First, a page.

It’s Monday afternoon and the sun has not yet made an appearance today. The rain is lightly falling and the air feels more like the second day of fall than summer – our first cool day since we arrived. A rainy day means we have time to blog, so here I am. These are the final days of our month in Paris and I understand why Denise loves it so much. We’ve done nothing but walk around this beautiful city, eat, drink and socialize. Our first two weeks here we stayed in an apartment two blocks from the river, in the Saint-Germain district. The area was perfect for visiting the museums, Notre Dame, the Eiffel Tower and is home to many famous cafes that Hemingway, Picasso and other artists visited frequently. Even though Denise loves Saint-Germain, she thought I would dig the area of Montmartre, so we switched apartments halfway through our stay and came up the hill, to the highest point in the city, to where we are now. It is primarily known for the white-domed Sacre Coeur Basilica, or Sacred Heart of Paris, on its peak and is also home of the Moulin Rouge. She was right, this part of town is great.
It feels like the city is taking today as a chance to recover from yesterday’s craziness. We celebrated Fête de la Musique, or World Music Day, a popular festival that started in France in 1982 and now can be found in 120 countries and over 400 cities around the world. The music is played everywhere from the subways, churches, museums, castles, bars and almost every street corner and alley. There are two ways to enjoy this festival – one is to check out the program with a list of all bands, times, and locations, or two, just get lost in the city. We decided on option #2 and started on the other side of town at Saint Michel, one of our favorite parts of Paris. We took the Metro there around 2 p.m. and walked back, stopping at different acts, getting drinks and food, until we got home around 11 pm when it was just getting dark. We heard music of many genres and each act was better than the last. This year’s theme was living together and I believe it set a nice tone for the day. Not only did we see great rock bands, hip hop and house DJ’s, big jazz and blues bands, but we also saw a puppet show for the kids, an older mime that might have had too much champagne, and two young men keeping tap dancing alive. My favorite was the Japanese man playing traditional songs from his culture with a huge drum set and a rock’n’roll beat. Denise probably enjoyed the house DJ playing across the street from our apartment until 2am the most. We had a blast and now have another reason to love the French.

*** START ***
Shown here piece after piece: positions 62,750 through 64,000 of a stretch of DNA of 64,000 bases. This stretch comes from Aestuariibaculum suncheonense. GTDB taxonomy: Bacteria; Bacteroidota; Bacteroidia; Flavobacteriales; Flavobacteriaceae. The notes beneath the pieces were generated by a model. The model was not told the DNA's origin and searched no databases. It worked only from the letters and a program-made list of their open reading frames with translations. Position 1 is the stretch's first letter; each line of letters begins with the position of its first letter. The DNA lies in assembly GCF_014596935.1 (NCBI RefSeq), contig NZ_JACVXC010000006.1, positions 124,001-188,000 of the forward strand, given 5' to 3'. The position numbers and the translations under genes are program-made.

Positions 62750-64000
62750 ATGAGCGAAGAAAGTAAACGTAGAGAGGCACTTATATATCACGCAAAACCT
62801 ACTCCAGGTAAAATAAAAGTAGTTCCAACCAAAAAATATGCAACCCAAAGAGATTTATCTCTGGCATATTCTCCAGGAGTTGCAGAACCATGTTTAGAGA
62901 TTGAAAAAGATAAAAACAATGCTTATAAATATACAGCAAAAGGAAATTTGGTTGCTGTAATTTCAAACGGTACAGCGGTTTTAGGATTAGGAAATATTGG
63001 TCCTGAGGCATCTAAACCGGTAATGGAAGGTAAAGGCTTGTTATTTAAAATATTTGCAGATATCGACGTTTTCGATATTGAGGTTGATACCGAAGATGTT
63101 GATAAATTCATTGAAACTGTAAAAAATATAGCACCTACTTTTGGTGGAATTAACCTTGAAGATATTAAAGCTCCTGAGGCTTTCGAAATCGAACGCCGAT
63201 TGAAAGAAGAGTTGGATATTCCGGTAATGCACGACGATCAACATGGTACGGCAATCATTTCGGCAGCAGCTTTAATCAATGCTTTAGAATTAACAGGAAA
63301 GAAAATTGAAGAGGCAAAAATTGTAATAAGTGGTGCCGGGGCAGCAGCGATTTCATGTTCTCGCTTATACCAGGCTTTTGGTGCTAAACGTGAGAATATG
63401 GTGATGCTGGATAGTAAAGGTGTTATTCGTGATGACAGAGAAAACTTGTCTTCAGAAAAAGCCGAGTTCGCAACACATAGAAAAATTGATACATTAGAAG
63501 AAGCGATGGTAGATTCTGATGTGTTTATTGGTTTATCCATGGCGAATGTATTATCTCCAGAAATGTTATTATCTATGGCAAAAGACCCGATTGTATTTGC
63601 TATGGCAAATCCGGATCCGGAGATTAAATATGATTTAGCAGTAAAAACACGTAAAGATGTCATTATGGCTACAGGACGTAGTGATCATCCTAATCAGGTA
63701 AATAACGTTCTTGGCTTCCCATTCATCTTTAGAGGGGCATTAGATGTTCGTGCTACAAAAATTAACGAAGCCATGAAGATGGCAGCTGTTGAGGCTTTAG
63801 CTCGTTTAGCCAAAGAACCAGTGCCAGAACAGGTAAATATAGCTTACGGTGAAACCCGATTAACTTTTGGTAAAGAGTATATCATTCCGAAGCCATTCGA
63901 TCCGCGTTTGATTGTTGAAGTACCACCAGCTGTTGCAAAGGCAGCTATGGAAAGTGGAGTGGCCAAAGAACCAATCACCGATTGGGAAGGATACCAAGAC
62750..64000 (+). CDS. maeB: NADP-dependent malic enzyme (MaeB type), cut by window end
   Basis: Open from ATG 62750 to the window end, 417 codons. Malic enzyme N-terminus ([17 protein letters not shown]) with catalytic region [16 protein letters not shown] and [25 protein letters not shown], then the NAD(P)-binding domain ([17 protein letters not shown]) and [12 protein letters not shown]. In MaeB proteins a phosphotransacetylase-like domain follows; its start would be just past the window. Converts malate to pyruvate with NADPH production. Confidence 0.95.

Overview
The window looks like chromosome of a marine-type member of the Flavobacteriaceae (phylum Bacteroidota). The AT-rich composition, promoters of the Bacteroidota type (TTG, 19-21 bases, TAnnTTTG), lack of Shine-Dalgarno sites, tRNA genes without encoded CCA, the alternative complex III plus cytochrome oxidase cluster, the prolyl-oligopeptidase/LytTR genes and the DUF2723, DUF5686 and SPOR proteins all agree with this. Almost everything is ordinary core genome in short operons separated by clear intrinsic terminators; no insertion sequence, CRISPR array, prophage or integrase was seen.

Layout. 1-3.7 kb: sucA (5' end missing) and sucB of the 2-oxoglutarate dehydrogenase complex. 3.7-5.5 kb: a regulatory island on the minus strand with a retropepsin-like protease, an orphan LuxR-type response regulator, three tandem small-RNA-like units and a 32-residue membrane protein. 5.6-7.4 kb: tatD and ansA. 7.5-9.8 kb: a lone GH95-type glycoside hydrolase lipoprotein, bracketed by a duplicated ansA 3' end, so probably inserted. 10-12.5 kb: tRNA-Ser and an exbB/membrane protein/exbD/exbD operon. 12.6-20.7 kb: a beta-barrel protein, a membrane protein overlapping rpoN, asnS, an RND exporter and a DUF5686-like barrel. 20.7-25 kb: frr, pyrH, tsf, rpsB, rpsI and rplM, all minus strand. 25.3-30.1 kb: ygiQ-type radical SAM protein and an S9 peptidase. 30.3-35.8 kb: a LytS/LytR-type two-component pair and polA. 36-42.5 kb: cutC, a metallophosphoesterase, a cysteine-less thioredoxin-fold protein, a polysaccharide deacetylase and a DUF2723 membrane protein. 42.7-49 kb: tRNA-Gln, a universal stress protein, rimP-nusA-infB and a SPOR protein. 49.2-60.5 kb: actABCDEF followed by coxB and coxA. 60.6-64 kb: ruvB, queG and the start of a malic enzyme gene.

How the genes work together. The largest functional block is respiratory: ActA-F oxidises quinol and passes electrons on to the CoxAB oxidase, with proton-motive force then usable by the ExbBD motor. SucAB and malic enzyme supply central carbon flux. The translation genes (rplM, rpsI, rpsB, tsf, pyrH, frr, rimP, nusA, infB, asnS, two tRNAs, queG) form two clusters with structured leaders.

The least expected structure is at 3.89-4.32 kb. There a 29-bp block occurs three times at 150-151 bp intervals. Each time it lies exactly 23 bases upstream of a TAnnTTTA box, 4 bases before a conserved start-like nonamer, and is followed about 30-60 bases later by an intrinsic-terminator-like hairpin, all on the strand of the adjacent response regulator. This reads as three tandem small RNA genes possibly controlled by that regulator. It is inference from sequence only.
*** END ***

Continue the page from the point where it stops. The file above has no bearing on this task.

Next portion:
We’ve been lucky to get to hang out with so many people here. We’ve seen some great friends from the States and even Brussels, visited Versailles with them, museums, the Eiffel Tower, which sparkles every hour on the hour and can be seen throughout Paris, and Crazy Horse cabaret, with our friends Feldmann and Vicky. We joked that when else can we look at naked girls while drinking champagne with our wives. It’s great too to have friends who live in Paris and because of Denise we do. Their hospitality has been divine: aperos at their house, dinners and drinks out, birthday parties for the kids and a ton of advice on what to see and do. As for me, here in our neighborhood, I thought I’d make friends with the bartenders and waiters. Instead I’m hanging out with guitar players, street musicians and liquor store owners. I sound like a true hobo. But this area really is full of artists and musicians, along with strip clubs and sex shops, and every night is a party. Two nights ago we were coming home from going out with friends and stopped into the bodega downstairs to say good night to its owner, Michele. He makes crepes all night and on a few occasions I’ve been sent the six flights down from our apartment after midnight to get one (if you’re ever in the area you have to stop by Happy Market and say hi for us). At Michele’s place we ran into one of our favorite characters, an older man who shows up every night to play guitar. His voice is almost gone, and you have to strain to hear him talk, but he plays the guitar as naturally as he walks and is always ready with a laugh or a song. He got Denise to sing, and at 3am, on a street corner in the middle of Montmartre, she was belting out Proud Mary, the guitar man was playing his heart out and I played the imaginary triangle. She was just mad she didn’t get any tips. The lyrics were perfect: left a good job in the city, working for the man every night and day, and I never lost a moment of sleep, thinking about the way things might have been.
We’ll post pictures in a few days, but even this blog with all its words, photos and videos can’t explain Paris, You have to just come and see it.
Where we stayed in Paris:
AirBNB in Saint Germain-des-Pres
AirBNB in Montmartre
Where we ate that we really liked (because everywhere is not specific enough):
Bistro Paul Bert (the steak frites was one of my favorite meals of the trip)
Le Temps des Cerises